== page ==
WHAT IS AN AIRMAN?
An Airman is an earthly yet mysterious creature, and there are many varied
types of almost
every nationality with no two ever exactly alike.
They are found everywhere, in NAAFI’s, in messes, under, on top of
& inside aeroplanes,
in guardrooms, in cinemas, on sports fields, on their beds, on trains & buses, and out of
Airmen are of many colours: white (on arrival from the UK), varying degrees
pink, red, blue (with cold), and sometimes green with envy when their friends gain earlier
An Airman can be as wise as Solomon and as dim as the preverbial lamp, as
lightning and as slow as the long-awaited boat, as rich as Rockefeller or as poor as a
He likes cigarettes, beer, cards, girls in general, pay parades, pin-ups,
Doris Day, Marilyn Monroe, NAAFI break, YMCA suppers, indulgence passages,
tough gangster books, stand-downs, football, Test Matches, UK Trainers and letters
He doesn’t care much for writing letters, ceremonial & colour-hoisting
music, guards, RAF policemen, “jankers”, inspections, “bull”, vouchers and standing
No one is so late to rise or so early to bed, and no one knows more about
football or less about the perambulations in Station Routine Orders.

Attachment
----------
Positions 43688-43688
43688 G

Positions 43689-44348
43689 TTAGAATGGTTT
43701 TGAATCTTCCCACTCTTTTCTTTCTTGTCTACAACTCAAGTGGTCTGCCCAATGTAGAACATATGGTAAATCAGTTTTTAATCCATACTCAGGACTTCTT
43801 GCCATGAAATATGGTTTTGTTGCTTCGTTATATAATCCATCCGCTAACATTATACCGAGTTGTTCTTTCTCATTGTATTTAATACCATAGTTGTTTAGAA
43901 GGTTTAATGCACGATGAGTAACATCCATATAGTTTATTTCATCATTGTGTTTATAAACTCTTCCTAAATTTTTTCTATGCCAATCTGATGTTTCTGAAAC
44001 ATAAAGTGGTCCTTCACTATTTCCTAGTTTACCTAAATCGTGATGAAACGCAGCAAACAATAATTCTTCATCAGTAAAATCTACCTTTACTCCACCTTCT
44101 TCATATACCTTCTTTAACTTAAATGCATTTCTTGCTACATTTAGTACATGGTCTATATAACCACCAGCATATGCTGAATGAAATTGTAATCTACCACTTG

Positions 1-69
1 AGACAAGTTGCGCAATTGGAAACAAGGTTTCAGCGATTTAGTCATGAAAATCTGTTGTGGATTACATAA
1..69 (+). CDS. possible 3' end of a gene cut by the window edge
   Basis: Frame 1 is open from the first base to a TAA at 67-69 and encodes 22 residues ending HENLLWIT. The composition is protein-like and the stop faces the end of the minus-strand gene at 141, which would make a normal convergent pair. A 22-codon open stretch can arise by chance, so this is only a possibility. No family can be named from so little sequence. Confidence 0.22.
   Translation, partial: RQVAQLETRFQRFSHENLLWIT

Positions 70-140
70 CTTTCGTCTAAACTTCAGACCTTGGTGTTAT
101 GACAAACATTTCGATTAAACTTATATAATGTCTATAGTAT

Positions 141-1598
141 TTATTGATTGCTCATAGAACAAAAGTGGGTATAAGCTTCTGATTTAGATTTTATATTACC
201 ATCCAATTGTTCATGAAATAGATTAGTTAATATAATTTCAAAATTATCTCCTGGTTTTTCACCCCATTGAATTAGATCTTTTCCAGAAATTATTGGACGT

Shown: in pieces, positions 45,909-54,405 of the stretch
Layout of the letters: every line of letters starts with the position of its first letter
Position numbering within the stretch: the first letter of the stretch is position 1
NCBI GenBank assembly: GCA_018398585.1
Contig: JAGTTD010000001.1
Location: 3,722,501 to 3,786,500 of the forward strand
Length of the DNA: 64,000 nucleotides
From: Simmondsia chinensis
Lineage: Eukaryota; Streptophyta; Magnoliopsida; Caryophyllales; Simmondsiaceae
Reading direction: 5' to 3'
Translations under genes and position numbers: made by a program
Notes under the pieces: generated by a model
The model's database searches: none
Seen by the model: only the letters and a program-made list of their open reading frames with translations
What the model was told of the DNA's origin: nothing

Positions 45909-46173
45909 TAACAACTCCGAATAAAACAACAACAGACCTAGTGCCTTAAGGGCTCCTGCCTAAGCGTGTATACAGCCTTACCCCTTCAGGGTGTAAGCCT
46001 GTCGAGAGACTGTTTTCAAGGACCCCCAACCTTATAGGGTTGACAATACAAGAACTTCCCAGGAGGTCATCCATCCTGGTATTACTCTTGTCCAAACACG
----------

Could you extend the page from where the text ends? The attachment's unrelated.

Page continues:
He is Confident with four aces in his hand, Impatience in a meal queue,
a propeller on his arm, Dejection with an arrival certificate, and Joy when it is turned
over and becomes a clearance chit.
No one else can stuff into one pocket a battered packet of Woodbines, an
RAF Form 1250,
a cricket ball, several unanswered letters, a dilapidated comb, two empty mineral water
bottles, a number of green bakalite tokens, a knife, fork & spoon, a piece of paper
authorising a late or early meal, and a copy of the latest Hank Janson publication.
You can get him out of the guardroom at 05:40 hours, but you can’t
move him from
the NAAFI at 10 o’clock on pay night.
He is a composite of all the virtues & vices, a leave-seeking, tea-drinking,
individual in dirty overalls, K.D., or a blue uniform and his one ambition is to become
But, midway through the morning, when your work is getting monotonous, the
almost unbearable, and you have only the shattered remnants of your dreams left, he can
bring a smile to your face and hope to your heart by bursting into the office or workshop,
and shouting those magic words, “NAAFI UP”.
Sent in by Mick Sargent
who found this amongst some old papers but has no idea who
the author was but expects it was by ‘one of the lads out there’
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